The SACP is convinced that a thorough-going review of macro-economic policy is essential. Too much emphasis has been placed on creating an “investor-friendly climate” and hoping that the market will do the rest. It is not working, and it will not work.

(Author’s emphasis)

So, Manuel might not be so incorrect in the assessment of the SACP. That is a difficult concession to make. After this, it is, however, true that the SACP was opposed to Gear, and provided support to campaigns aimed at protesting against Gear and its effects. The ANC adopted Gear as its policy at its 1997 Mafikeng congress, after Gear was announced as government policy.

Cosatu, however, rejected Gear very early on. It was not alone; an array of civil society organisations was opposed to it from the start.

This little story, of a little bureaucrat in a big ideological world, told me three things.

First, the meetings referred to by Manuel could be seen as rubber-stamping process. It is hardly consultation to meet leadership and not provide the time for them to receive organisational mandates. I was a Nehawu member at the time, and remember a report saying exactly that we were not given an opportunity to receive an “organisational mandate”. That was one of the reasons our branch choose to oppose Gear.

Second, provincial leadership of government had little idea that Gear was coming, although I now realise that I should have listened to the whispers. Again, there was virtually no process of engagement at a provincial level prior to the announcement of which I was aware.

Third, even if one accepted the tactical necessity of Gear, there was a bigger responsibility — to fight the ascendancy of policies oriented towards big business. Discussing the strategy does not mean giving up the right to organise against it. Manuel knows that better than most of us.

For these three reasons, my experience with the Gear strategy and its announcement tells me that there was little information sharing, and very limited consultation.

Some fulminations on strategy and discourse
Let us get back to the RDP. The RDP was non-committal on fiscal policy, size of the public service and the role of state-owned enterprises. This reflected tensions in the ANC. The question that arises from Gear is whether it furthered the mandate of the RDP, or deviated from it. In spirit and orientation, Gear certainly moved away from the RDP. It embraced the argument that governments crowd out markets, that we should liberalise economic sectors, and that we needed a very tight fiscal stance. You could argue it the other way — that Gear implemented the RDP; I am, however, not convinced of this argument.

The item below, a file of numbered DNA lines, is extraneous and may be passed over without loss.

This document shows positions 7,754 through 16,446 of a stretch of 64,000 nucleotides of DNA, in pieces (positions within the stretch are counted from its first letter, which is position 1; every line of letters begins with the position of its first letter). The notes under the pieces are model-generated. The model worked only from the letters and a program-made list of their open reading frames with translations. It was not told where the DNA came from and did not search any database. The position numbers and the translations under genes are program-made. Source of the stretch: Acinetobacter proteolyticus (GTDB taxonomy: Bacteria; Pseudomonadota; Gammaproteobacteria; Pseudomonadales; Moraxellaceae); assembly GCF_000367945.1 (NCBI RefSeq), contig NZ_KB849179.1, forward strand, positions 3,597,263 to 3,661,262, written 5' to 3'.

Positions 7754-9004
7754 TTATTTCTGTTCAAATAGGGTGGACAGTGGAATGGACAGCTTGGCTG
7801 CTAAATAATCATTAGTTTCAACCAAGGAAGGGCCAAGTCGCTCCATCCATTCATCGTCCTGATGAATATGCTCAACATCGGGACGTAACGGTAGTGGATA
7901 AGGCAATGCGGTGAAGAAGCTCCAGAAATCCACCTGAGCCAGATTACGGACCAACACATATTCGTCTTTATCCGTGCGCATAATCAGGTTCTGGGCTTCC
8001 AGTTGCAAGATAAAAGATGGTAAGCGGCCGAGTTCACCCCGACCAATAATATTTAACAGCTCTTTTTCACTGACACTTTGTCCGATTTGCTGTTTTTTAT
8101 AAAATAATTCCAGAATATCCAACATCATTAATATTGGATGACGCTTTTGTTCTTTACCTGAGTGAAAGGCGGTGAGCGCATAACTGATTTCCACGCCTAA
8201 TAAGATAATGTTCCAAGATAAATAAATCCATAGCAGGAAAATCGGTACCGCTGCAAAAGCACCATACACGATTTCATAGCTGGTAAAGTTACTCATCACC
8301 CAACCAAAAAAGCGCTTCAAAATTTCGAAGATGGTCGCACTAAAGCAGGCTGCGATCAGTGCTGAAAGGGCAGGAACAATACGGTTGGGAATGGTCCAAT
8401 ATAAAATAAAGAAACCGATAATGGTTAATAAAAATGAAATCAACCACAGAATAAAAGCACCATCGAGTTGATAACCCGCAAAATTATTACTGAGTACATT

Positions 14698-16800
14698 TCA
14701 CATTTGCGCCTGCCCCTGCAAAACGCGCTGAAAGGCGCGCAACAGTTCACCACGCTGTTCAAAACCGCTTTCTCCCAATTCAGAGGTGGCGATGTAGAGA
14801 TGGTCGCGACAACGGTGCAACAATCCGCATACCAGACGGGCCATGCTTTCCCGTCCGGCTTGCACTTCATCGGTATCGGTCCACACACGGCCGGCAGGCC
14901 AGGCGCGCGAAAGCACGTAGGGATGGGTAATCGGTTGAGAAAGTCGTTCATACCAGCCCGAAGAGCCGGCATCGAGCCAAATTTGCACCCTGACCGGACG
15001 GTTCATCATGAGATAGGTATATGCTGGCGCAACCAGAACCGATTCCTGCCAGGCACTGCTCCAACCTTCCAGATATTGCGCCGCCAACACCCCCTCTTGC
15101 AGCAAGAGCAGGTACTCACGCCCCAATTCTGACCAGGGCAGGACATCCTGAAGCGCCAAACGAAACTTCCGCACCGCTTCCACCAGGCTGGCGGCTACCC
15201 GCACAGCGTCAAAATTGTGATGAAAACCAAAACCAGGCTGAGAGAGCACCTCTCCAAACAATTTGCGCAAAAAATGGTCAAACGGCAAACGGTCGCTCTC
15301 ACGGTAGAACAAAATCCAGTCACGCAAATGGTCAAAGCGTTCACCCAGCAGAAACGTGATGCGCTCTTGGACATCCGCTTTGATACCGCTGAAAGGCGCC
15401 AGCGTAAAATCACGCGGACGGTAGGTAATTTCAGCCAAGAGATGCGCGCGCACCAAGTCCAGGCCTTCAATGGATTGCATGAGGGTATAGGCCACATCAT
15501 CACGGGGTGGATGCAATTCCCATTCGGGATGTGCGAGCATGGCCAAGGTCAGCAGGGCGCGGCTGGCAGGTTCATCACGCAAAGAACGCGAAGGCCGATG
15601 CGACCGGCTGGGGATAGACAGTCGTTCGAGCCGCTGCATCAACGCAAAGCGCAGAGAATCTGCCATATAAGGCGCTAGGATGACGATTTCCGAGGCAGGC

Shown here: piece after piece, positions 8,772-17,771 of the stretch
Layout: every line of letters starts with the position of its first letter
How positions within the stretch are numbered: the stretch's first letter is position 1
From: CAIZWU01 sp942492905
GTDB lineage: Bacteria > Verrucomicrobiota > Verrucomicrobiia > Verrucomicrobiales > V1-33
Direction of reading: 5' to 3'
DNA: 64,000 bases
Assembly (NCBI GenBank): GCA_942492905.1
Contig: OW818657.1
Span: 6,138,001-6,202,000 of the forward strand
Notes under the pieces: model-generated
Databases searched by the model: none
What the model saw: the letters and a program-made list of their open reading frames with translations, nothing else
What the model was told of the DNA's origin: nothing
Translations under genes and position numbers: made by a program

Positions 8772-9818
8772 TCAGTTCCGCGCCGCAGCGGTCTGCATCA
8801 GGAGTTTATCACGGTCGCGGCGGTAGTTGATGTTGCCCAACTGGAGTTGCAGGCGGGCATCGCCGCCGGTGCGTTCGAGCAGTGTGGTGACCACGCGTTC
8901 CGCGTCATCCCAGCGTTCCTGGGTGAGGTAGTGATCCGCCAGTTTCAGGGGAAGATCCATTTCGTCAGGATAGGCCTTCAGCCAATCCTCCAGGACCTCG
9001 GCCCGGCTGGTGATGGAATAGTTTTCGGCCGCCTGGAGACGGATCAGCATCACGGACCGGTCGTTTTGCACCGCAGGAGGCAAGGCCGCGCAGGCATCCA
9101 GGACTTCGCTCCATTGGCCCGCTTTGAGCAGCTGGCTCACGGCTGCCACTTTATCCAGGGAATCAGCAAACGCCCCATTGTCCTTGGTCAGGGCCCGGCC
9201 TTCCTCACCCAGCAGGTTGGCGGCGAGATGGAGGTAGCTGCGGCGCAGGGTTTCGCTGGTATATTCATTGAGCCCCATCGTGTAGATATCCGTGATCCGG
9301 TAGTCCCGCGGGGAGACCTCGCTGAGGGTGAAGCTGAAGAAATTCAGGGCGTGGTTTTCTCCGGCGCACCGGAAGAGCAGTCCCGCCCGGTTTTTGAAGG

There is another argument that we needed belt-tightening to achieve the fiscal space we needed today. But, hold on, it was during the Gear period that the South African government negotiated the arms deal; when we asked pensioners, schools, hospitals and police stations to tighten their belts. In Manuel’s defence, his team in the Treasury proposed several less expensive options. The responsibility lies perhaps in the Cabinet collective. And it is topical in this week of load shedding that arms trumped spending on new electricity-generation capacity. If we had the funds for arms, why not invest in more pressing social conditions?

Again, the argument is restated: stabilisation provided the space for further growth in the budget. I agree with that 100%. But, we must judge Gear on what it promised with its sophisticated — but still secret — macroeconomic model. It promised what its name implies: growth, employment and redistribution. Gear met its fiscal targets, but not its investment, growth and employment targets. Judged by these criteria, we have more money to spend, which is excellent, but the social crises have deepened.

The impact on public services was immense and reduced capacity significantly. Today, questions of service delivery need to be contextualised in a period of significant budget restraint. The decline in public-service capacity is not an unusual result from Gear-type strategies, as across the globe there has been a decline in public-service performance and productivity once SAP-type programmes are implemented. Of course, Gear is not the only problem, but in many ways front-line delivery institutions are only now beginning to purchase equipment, materials and invest in improved performance. The lag between a moderately expansionary fiscal stance and effects on front-line institutions is also not unusual, judging from comparative contexts.